Gold has captivated the imaginations of people around the world for centuries, and it continues to be one of the most valuable and sought-after precious metals in the world.
Knowing which rocks that contain gold can be crucial to your success as a prospector. By understanding which types of rock are prone to containing gold, you can make better sense of the landscape and increase your chances of finding it.
Quartz veins are rocks that contain gold, and they can be found in a number of different places. Most of the time you can find them in igneous rocks, but sometimes they appear in other types of rocks as well.
The most common way to identify a quartz vein is by its appearance. Typically they are very thin and are filled with small crystals, but they can also be very large. This is usually because of the fact that the vein was formed under pressure and had to go through a lot of rock.
You can also tell a quartz vein by its texture. A vein that is thick and covered with quartz will have a smooth, polished texture. On the other hand, a vein that is very thin will have a more bumpy or rough texture.
Another way to tell if you are looking at a quartz vein is by its color. Most quartz veins are yellow to brown in color. You can also spot them by the color of their edges. A vein that is colored green or blue will be more difficult to find, as these colors are usually associated with minerals that are not quartz.
Occasionally, quartz veins are found that are not filled with crystals but instead are filled with other minerals. This can happen if the minerals in the vein have been replaced by other materials, such as limestone.
If you are looking for a quartz vein, it is important to try to look at it from all sides. This will allow you to see the vein better and will help you figure out what it is.
The best way to do this is by going rockhounding in the area where you want to find a vein. This can be very rewarding, as it can lead to the discovery of new areas and a whole bunch of other things.
One of the best things about going rockhounding is that it gives you a chance to get up close and personal with the rocks in your area. But you need to be careful. The crystals can be very fragile, so if you are not careful, you could break a crystal or damage the rock underneath it.
Gold occurs in many different types of rocks, but sedimentary rocks are one of the most common places to find it. These rocks are typically layered and cemented together, and they contain important information about the geological time and place in which they were formed.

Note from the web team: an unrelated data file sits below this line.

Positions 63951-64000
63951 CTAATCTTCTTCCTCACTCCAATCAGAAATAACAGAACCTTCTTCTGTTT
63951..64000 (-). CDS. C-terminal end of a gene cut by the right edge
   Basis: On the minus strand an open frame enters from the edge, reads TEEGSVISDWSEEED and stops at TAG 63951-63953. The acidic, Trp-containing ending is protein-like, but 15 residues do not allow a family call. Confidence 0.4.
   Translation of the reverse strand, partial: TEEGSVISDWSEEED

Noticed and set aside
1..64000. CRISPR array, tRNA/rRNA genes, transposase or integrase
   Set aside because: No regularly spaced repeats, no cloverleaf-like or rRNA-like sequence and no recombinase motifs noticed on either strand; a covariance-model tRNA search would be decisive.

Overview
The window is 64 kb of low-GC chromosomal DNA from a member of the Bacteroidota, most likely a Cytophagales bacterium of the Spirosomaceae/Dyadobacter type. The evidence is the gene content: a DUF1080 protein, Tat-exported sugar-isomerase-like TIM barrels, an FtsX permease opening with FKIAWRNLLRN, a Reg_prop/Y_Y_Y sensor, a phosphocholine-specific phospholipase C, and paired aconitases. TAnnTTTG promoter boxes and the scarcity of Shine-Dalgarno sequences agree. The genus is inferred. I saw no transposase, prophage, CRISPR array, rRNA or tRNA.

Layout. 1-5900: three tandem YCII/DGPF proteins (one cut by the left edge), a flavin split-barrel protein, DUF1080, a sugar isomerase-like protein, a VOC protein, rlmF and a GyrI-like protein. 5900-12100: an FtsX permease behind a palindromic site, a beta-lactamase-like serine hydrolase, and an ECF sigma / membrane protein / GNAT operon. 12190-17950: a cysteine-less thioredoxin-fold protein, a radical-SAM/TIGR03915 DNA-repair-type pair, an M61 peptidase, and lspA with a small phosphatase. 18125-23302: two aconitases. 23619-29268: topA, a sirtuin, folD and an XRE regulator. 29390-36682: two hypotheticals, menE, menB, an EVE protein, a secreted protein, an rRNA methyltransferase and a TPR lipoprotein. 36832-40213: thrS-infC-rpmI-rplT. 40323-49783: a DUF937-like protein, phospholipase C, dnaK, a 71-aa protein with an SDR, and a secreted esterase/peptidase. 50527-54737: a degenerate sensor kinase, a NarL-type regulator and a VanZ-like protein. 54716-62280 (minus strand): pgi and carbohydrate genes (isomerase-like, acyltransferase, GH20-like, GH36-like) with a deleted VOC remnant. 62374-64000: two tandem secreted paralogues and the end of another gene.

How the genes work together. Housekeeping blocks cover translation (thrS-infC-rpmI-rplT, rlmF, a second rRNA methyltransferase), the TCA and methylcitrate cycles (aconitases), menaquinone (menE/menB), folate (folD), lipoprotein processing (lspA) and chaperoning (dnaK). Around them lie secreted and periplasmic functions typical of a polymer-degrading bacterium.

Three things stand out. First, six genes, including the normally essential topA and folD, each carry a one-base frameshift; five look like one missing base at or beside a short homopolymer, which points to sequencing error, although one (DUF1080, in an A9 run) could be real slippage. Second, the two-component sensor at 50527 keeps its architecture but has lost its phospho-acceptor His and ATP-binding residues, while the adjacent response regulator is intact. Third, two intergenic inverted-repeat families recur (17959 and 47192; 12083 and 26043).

Sedimentary rocks can be divided into two main categories: clastic and chemical. Clastic sedimentary rocks are usually composed of the broken pieces (called clasts) of other rocks that have been mechanically weathered. The minerals and other characteristics of the clasts can help you identify these rocks.
There are also a number of other ways to tell if a rock is a sedimentary rock or not. Some rocks have distinctive layering or bedding, and some have fossils in them. Other sedimentary rocks may have unique features such as mud fissures or ripple lines.
Another way to distinguish a sedimentary rock from a different type of rock is the amount of gold it contains. Some sedimentary rocks only contain gold in a small amount, while other rocks are very rich in the element.
The amount of gold in a rock depends on the way it is deposited. Most gold deposits occur in veins. These veins contain large amounts of gold within sulfide minerals such as pyrite, which are dispersed throughout the rock.
In other cases, gold may be found in tiny flakes within the sulfide mineral itself. This is known as native gold and it is commonly found in a variety of gold ores.
These flakes are generally found in sandstone and quartz veins, but they can be found in other sedimentary rocks as well. For example, sandstones that contain rounded gray quartz pebbles in a matrix of sand and mica are often gold-bearing.
Other sedimentary rocks that contain gold include diatomite, which is a type of organic sedimentary rock formed from the skeletal remains of microscopic organisms such as diatoms. The skeletons of these organisms are often very soft and porous, making them easy to break apart and remove from the rock.
The process that makes these sedimentary rocks possible is called erosion, and it is what causes the material to be deposited on the earth’s surface. The most common forms of erosion are wind and water, but there are also other processes that can cause sedimentary rocks to form, such as volcanic eruptions.